I say to you today, my friends, so even though we face the difficulties of today and tomorrow, I still have a dream. It is a dream deeply rooted in the American dream.

I have a dream that one day this nation will rise up and live out the true meaning of its creed: “We hold these truths to be self-evident: that all men are created equal.”

I have a dream that one day on the red hills of Georgia the sons of former slaves and the sons of former slave owners will be able to sit down together at the table of brotherhood.

I have a dream that one day even the state of Mississippi, a state sweltering with the heat of injustice, sweltering with the heat of oppression, will be transformed into an oasis of freedom and justice.

I have a dream that my four little children will one day live in a nation where they will not be judged by the color of their skin but by the content of their character.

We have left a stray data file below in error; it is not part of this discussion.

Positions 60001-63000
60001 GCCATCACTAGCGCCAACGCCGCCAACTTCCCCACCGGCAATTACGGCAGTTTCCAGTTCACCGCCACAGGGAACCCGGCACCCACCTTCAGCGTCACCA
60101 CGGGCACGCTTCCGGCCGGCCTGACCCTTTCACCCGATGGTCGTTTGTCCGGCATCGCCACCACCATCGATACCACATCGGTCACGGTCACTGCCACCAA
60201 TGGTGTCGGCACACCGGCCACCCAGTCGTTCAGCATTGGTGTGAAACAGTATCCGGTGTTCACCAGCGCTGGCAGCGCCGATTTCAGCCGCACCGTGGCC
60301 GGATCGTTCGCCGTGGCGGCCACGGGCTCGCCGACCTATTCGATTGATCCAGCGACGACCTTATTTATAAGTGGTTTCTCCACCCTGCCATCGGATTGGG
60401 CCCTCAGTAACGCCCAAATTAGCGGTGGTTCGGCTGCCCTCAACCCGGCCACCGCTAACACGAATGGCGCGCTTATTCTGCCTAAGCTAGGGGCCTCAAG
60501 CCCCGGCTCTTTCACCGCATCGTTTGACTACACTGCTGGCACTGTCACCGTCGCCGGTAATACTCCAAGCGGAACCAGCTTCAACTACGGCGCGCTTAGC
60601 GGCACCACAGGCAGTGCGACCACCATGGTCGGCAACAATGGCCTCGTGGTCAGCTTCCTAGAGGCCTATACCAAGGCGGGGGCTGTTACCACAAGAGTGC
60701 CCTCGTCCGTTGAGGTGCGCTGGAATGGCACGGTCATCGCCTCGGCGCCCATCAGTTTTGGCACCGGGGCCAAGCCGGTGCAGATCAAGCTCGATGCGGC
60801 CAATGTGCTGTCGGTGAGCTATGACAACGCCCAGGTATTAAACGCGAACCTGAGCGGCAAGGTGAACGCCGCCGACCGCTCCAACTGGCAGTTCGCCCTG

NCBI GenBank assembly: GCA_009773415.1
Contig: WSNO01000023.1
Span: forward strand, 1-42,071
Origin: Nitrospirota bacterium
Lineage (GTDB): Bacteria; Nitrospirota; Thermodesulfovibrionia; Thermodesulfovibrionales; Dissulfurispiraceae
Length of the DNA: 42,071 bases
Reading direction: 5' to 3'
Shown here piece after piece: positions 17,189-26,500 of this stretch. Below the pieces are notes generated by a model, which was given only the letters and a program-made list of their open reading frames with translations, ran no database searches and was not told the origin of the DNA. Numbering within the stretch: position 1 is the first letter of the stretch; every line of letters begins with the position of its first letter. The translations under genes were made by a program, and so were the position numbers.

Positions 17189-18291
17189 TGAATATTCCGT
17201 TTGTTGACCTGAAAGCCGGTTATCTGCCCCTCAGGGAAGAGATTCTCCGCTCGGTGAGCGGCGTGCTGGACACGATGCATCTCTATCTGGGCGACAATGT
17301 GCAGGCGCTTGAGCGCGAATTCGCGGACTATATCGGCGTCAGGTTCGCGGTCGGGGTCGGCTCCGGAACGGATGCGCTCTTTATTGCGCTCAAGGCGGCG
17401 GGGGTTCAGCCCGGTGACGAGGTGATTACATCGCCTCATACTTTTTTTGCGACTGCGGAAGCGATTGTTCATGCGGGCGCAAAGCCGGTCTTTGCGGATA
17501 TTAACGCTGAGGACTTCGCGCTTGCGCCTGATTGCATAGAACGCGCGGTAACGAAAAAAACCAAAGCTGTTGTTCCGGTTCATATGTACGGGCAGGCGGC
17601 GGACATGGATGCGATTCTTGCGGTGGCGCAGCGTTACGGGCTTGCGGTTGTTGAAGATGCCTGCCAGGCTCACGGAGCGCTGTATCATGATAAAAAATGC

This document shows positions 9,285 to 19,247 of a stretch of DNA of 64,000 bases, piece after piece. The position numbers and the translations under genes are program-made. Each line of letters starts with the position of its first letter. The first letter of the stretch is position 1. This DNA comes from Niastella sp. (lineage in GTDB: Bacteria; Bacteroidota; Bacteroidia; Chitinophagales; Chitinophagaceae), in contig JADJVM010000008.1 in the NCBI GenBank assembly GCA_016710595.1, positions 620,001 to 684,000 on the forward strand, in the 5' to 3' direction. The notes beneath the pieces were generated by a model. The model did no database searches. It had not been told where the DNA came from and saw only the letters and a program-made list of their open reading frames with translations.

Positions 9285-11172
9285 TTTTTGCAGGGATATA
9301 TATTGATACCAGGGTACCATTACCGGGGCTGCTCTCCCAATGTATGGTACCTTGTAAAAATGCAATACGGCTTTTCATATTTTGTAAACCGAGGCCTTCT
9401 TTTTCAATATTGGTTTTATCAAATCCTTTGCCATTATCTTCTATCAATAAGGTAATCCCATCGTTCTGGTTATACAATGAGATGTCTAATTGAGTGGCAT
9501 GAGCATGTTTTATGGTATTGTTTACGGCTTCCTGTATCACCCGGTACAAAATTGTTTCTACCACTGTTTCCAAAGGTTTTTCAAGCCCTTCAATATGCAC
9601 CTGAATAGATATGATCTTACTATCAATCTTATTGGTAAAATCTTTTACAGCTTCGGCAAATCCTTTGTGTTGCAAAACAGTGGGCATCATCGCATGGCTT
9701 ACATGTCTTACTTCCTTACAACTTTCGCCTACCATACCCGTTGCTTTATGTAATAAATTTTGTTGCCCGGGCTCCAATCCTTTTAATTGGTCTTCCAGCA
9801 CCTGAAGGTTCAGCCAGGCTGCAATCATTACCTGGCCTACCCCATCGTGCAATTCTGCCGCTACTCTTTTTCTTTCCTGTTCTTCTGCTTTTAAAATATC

I have a dream today.

I have a dream that one day, down in Alabama, with its vicious racists, with its governor having his lips dripping with the words of interposition and nullification; one day right there in Alabama, little black boys and black girls will be able to join hands with little white boys and white girls as sisters and brothers.

I have a dream today.

I have a dream that one day every valley shall be exalted, every hill and mountain shall be made low, the rough places will be made plain, and the crooked places will be made straight, and the glory of the Lord shall be revealed, and all flesh shall see it together.

— Speech at the Lincoln Memorial, 28 August 1963.

These words are credited with mobilizing supporters of desegregation (both white and black) and prompting the 1964 Civil Rights Act.

In 1964, at the age of 35, Martin Luther King, Jr. became the youngest person ever to win the Nobel Peace Prize.

His actions in support of the cause continued in the following years.